"A people without knowledge of their past history, origin and culture is like a tree without roots"
At Callington Community College we aim to give students a coherent knowledge and understanding of Britain’s past and that of the wider world. We aim to inspire pupils’ curiosity of the past to know more about and understand the world in which they live, giving them a coherent chronological framework and narrative of Britain and the wider world. We aim to give students an understanding of how Britain has influenced and been influenced by the wider world. We aim to help students understand and make sense of ancient civilisations and the contribution they have made, the expansion and dissolution of Empires and the characteristic features of non-European societies. At Callington we also aim to give our students a historically grounded understanding of concepts such as ‘empire’, ‘power’ and ‘the Church’.
By the end of their education in History at Callington Community College, all students of History will:
- Understand the connections between cultural, economic, military, political, religious and social history and between short and long-term timescales.
- Be able to make sense of the world they live in by using their ability to make sense of the past and how it has shaped our modern world.
- Be able to analyse events in depth but also in ‘breadth’- people, place and society across time.
- Make links to current events and how they fit into the wider chronological picture, for example, how migration to Britain over the last 2,000 years has helped to shape modern British society and culture.
Our aim is that students who study history at Callington will better understand their world because they know and understand how it came to be.
In order to fully appreciate History and develop a deep schema, topics in History have been intelligently sequenced by the following rationale:
Our curriculum has been sequenced to give students a deep understanding of the disciplinary knowledge required to be a good historian; second-order concepts such as continuity and change, cause and consequence, chronology, interpretation and significance are explicitly explored. At Callington we aim to allow students to make connections, draw contrasts, through their own practice, understand how we analyse trends over time, for example, the significance of the church in our lives. We achieve this by providing students with an enquiry question for each topic they study; encouraging them to think and work like historians, for example ‘Who held the power in Medieval England – the Crown or the Church?’. We also encourage students to understand that the past we study is an interpretation and that there are different historical interpretations of the past because of the quality and quantity of evidence available. Through the study of various historians’ work, such as David Olusoga and Ian Dawson, we investigate how historical evidence is used rigorously to make historical claims and discern how and why there are different historical interpretations of the past. We provide reading opportunities for students so that they may better grasp the breadth of historical opinion and evidence. The irony is that the past changes and we ensure our students understand why that is the case.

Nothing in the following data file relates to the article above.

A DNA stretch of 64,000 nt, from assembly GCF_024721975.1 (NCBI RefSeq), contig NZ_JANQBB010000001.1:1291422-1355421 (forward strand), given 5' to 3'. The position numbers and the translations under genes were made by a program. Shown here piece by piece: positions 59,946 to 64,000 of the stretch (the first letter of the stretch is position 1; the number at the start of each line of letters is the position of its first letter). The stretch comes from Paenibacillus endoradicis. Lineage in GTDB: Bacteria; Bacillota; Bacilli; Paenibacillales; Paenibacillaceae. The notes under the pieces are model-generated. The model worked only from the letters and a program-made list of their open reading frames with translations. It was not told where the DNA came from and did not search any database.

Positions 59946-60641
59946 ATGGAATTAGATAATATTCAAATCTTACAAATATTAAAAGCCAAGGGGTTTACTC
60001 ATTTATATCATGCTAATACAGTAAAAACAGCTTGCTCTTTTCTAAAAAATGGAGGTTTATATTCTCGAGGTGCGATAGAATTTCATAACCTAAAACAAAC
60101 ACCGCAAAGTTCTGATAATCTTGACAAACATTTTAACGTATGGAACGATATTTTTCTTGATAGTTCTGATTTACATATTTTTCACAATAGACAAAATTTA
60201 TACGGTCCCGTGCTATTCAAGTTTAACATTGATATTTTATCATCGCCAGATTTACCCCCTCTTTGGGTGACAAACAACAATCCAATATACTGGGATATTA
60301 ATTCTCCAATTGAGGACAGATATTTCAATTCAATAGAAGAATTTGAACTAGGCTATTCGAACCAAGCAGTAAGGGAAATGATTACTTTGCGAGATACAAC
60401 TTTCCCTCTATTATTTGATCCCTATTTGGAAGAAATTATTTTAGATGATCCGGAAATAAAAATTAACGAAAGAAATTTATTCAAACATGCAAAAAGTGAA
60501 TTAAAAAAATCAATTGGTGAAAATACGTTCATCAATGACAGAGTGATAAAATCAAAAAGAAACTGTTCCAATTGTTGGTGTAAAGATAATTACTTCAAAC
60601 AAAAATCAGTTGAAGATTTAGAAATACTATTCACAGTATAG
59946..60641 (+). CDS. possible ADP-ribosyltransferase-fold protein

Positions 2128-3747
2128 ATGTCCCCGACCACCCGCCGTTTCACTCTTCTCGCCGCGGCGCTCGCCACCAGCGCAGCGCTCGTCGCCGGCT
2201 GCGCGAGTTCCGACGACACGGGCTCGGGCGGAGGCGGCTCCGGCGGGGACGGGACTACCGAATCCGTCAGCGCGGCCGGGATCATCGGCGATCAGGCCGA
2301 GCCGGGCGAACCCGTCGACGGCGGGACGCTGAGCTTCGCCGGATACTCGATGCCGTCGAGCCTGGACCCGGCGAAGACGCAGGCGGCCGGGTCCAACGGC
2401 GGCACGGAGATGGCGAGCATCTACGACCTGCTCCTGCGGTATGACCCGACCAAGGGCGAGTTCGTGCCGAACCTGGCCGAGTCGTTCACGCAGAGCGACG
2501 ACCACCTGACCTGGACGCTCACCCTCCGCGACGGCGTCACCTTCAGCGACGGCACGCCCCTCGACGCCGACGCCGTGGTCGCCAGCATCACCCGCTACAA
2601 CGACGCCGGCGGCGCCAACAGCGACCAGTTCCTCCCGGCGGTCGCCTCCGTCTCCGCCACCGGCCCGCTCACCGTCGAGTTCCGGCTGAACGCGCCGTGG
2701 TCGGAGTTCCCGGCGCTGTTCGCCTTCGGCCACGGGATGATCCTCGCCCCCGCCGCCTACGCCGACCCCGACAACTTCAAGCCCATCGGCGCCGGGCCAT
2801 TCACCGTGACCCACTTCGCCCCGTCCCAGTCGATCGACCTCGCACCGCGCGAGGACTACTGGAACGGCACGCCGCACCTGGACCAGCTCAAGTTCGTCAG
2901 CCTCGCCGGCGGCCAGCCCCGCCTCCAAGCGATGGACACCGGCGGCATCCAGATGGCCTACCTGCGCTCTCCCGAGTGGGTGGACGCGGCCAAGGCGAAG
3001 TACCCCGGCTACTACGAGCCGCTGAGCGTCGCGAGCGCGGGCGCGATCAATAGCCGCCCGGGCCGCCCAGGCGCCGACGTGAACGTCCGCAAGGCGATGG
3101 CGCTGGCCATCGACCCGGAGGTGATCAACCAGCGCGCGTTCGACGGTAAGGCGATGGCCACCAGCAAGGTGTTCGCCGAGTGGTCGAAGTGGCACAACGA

Mary Myatt said that History should not be thought as a " stage set on which certain things happened [but] more like a chapter in the story which involves us all..." It is with this in mind that our curriculum has been constructed to enable students to build their substantive knowledge whilst continuously improving and developing their disciplinary knowledge. Not only are core themes interwoven throughout the KS3 programme of study, such as ‘power’, allowing students to use their hinterland knowledge to better study other events, but so too are the disciplinary concepts such as evidence analysis and change and continuity, providing students with the tools they need to do the historical enquiry.
The History curriculum at Callington Community College has been influenced by:
Curriculum literature from Mary Myatt, Ruth Ashbee and Michael Young has influenced our thinking. Our history is vast and cannot (and should not) be squeezed into a three-year curriculum. Whilst we have endeavoured to provide a rich and considered experience of British and world history, it is simply impossible to teach it all, therefore we have sought to enrich the curriculum with the ‘Meanwhile, Elsewhere’ work of Richard Kennett and Will Bailey-Watson and develop it further to include ‘Meanwhile Who Else’. These snap shots of history, taught as concise case studies, provide further breadth to the studies of our students and ensure that they understand that events do not occur in isolation, as well as the significance of key individuals. For example a depth study of the lives of soldiers in the First World War is complimented with a dive into the Russian Revolutions of 1917, providing that bigger picture of the war years as well as a foundation of knowledge for the later study of the Cold War and post WWII Europe.
Our History curriculum addresses disadvantage through:
Students with any disadvantage are supported to ensure that their experience of studying history is no different to that of others; through the provision comprehensive resources (accessible on-line), tailored pedagogy and learning support where needed, every student has the opportunity to learn.